If you grew up in the UK, you will have read Ladybird books at some point. It's over 100 years since the first of these children's books was published, and they reached a peak in popularity around the 1970s, but all generations will recognise them. The distincitve illustrations of the tiny hardback books - that covered just about every genre for kids you could want - will be nostalgic for many of us. That's why, when a series of spoof Ladybird books for adults was published last year, people loved them.

I was recently given a copy of 'How it works' The Mum by my own mother. I thought I'd share with you two of my favourite pages...

"The mum gets lots of help from her little ones. Daisy is helping to move the laundry basket away from her mum. She has done this fourteen times in the last five minutes."

"Alice is a successful biochemist. She publishes at least one highly regarded academic paper a year and has won the Colworth Medal. At the school gate, nobody knows this. Alice does not even have a name. Everyone calls her Olivia's Mum. Olivia has not done anything yet."

And here is a picture of my oldest boy helping me with the laundry last summer.

PS: if you loved them as a kid, you might be interested to know that this November there will be a series of spoof Famous Five books published. Look out for Five Give Up the Booze, Five Go On a Strategy Away Day, Five Go Parenting, and - my personal favourite - Five Go Gluten Free.

08 August, 2016

The People's Book Prize - Video

If anybody has a burning desire to watch the exact moment when I didn't win the People's Book Prize, you now can*! The video is here!

The whole video is half an hour, but I make a cameo appearance at 17:30 standing in the fiction line-up. This is swiftly followed by looking shifty and awkward as I'm introduced and ends with a passing shot of me as the winner goes up to collect her award. So pick it up at 17:30 for a minute or so and you're done.

You can find the video on YouTube here.

*Some people have shown a burning desire to see what the bottom half of my dress looks like. Kill two birds with one stone...

04 August, 2016

To Booker or Not to Booker?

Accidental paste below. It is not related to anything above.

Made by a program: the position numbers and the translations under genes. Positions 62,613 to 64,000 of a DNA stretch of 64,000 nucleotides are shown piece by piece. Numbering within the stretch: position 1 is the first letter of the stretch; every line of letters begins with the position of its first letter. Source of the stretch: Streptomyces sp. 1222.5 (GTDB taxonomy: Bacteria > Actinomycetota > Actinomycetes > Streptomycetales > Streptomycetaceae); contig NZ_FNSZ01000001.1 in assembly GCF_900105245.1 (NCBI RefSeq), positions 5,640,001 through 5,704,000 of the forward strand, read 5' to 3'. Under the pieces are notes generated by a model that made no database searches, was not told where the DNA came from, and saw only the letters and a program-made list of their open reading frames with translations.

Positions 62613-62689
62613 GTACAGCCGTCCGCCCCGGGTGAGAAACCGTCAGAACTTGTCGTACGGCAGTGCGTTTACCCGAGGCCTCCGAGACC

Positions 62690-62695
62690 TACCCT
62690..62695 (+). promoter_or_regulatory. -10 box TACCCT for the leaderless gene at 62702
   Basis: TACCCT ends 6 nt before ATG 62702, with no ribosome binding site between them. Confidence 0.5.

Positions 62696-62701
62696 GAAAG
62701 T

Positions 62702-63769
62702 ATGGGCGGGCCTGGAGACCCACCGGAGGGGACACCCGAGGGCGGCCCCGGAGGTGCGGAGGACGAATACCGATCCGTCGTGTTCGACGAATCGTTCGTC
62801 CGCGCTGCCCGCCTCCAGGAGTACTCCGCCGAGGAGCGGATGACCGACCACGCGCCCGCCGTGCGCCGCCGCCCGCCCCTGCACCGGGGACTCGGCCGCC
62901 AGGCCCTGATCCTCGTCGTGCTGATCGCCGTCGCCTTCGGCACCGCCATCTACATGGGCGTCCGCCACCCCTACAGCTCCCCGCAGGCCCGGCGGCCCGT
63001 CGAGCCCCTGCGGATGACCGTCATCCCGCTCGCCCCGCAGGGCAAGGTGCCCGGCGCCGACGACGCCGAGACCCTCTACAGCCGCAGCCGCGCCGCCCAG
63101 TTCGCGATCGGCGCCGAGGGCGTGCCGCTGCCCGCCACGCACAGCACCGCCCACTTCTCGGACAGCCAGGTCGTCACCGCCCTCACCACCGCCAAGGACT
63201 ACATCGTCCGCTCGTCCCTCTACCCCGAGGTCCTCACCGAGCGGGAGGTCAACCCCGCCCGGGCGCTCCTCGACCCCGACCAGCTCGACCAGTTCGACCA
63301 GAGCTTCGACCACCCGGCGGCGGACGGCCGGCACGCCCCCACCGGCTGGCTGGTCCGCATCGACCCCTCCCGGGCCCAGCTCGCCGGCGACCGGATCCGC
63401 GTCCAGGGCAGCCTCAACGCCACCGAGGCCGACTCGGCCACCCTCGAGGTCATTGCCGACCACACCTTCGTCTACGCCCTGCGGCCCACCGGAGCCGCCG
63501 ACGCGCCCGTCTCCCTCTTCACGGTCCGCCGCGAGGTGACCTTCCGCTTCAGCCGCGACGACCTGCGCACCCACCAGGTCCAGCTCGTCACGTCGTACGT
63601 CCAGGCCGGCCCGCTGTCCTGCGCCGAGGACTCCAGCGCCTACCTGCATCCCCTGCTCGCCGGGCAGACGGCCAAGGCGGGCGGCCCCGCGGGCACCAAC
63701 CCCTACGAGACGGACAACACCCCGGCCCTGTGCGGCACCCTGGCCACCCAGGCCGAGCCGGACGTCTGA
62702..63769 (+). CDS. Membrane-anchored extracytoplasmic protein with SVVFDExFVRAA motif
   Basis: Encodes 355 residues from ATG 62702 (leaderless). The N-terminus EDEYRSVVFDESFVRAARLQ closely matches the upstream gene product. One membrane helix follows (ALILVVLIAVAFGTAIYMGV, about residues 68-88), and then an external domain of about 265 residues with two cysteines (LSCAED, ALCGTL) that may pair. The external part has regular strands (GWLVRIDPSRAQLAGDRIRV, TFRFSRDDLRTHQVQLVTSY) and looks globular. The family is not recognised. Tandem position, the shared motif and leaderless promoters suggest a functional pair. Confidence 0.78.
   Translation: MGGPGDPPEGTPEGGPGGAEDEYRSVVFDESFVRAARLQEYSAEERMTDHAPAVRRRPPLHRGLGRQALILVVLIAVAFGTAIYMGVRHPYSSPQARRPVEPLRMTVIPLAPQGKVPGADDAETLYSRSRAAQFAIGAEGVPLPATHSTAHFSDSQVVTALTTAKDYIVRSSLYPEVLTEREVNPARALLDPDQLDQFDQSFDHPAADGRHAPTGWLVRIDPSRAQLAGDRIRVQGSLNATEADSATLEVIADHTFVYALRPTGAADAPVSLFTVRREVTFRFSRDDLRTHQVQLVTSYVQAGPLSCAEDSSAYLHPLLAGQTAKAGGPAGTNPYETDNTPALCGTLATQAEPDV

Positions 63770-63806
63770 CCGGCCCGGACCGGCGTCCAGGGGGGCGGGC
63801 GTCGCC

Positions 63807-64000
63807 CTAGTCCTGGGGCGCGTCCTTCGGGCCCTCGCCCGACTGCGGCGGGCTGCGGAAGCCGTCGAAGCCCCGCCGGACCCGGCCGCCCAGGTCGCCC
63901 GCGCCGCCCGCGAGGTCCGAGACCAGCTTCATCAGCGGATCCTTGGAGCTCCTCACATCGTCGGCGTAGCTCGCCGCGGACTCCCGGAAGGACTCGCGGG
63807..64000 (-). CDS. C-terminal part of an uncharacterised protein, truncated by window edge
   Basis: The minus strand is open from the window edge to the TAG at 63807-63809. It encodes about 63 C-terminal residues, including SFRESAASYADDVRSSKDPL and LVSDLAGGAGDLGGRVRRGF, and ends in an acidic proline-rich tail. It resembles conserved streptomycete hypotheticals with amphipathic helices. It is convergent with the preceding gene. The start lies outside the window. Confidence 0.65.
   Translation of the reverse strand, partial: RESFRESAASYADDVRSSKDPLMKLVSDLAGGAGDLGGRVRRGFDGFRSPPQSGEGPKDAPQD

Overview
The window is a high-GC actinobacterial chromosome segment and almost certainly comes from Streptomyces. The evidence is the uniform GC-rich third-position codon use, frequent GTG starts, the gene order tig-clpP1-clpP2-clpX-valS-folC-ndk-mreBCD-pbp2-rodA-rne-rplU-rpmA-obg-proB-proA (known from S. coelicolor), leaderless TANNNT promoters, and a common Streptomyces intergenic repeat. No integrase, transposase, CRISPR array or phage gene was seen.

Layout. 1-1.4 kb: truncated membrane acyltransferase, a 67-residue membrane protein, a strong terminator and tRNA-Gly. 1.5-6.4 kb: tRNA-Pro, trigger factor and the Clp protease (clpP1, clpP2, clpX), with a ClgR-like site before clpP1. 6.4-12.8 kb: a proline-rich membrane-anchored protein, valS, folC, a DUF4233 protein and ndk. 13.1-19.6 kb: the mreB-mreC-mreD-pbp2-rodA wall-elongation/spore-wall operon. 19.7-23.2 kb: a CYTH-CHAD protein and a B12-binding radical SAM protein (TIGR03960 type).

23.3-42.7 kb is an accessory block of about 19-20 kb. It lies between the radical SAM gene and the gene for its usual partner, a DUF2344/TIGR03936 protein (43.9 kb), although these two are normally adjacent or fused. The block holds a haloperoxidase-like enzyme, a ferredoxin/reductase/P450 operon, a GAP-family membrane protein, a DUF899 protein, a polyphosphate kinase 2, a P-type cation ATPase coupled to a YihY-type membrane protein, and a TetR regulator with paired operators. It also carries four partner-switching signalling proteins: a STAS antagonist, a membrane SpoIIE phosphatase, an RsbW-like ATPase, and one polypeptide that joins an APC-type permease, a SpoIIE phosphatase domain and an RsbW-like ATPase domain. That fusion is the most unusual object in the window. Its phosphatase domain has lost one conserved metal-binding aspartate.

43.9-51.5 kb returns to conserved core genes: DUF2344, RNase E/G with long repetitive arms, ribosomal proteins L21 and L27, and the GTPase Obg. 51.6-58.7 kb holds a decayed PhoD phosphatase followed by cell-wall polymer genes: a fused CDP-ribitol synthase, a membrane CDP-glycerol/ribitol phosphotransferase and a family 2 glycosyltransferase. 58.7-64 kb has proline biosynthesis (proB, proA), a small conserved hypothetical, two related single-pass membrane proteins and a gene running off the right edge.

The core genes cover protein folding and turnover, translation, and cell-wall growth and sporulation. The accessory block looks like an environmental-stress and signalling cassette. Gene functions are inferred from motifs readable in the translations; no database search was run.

No, not the start of a bad joke. Just the old question of whether it's worth trying to read the books that win the most prestigious prizes.
It's Booker time again. The longlist for the 2016 Man Booker Prize was released at the end of July. I haven't read any of the books (it usually takes me a few years to catch up with current fiction). I haven't even heard of most of them. It got me wondering how many Booker Prize winners I've actually read. And, more importantly, did I enjoy them more or less than less-prestigious books?

Some people are snobby about the big literary awards. They go so far as to boast that they never read books that win the Booker as they know they'll be dreary and "too literary". I think that's a shame. It reminds me of a friend who used to say she couldn't stand classical music. What, all of it? Every piece for every instrument and group of instruments in every style ever?!

Of the 48 previous winners of the Man Booker Prize, I have read only six (12.5%): Midnight's Children, The Remains of the Day, The God of Small Things, The Blind Assassin, Life of Pi and The Sense of an Ending. Three of them I wasn't too keen on, three of them - The Remains of the Day, The Blind Assassin  and Life of Pi - I absolutely loved. (The Remains of the Day I even consider to be the best book I ever read. I adore it!) With all of them though, I admired the way they were written very much.

I think that's the key. The Booker Prize cannot pick out books which are to everyone's tastes. Indeed, if it really awards a wide variety of novels and not just the same old thing each year, it is impossible for it to please everyoneall the time. It does however pick out books that are stunningly-written. I can pick out a book from the library shelf and I might love it or hate it; with the Booker Prize I know I am at least not going to waste my time reading something badly-written.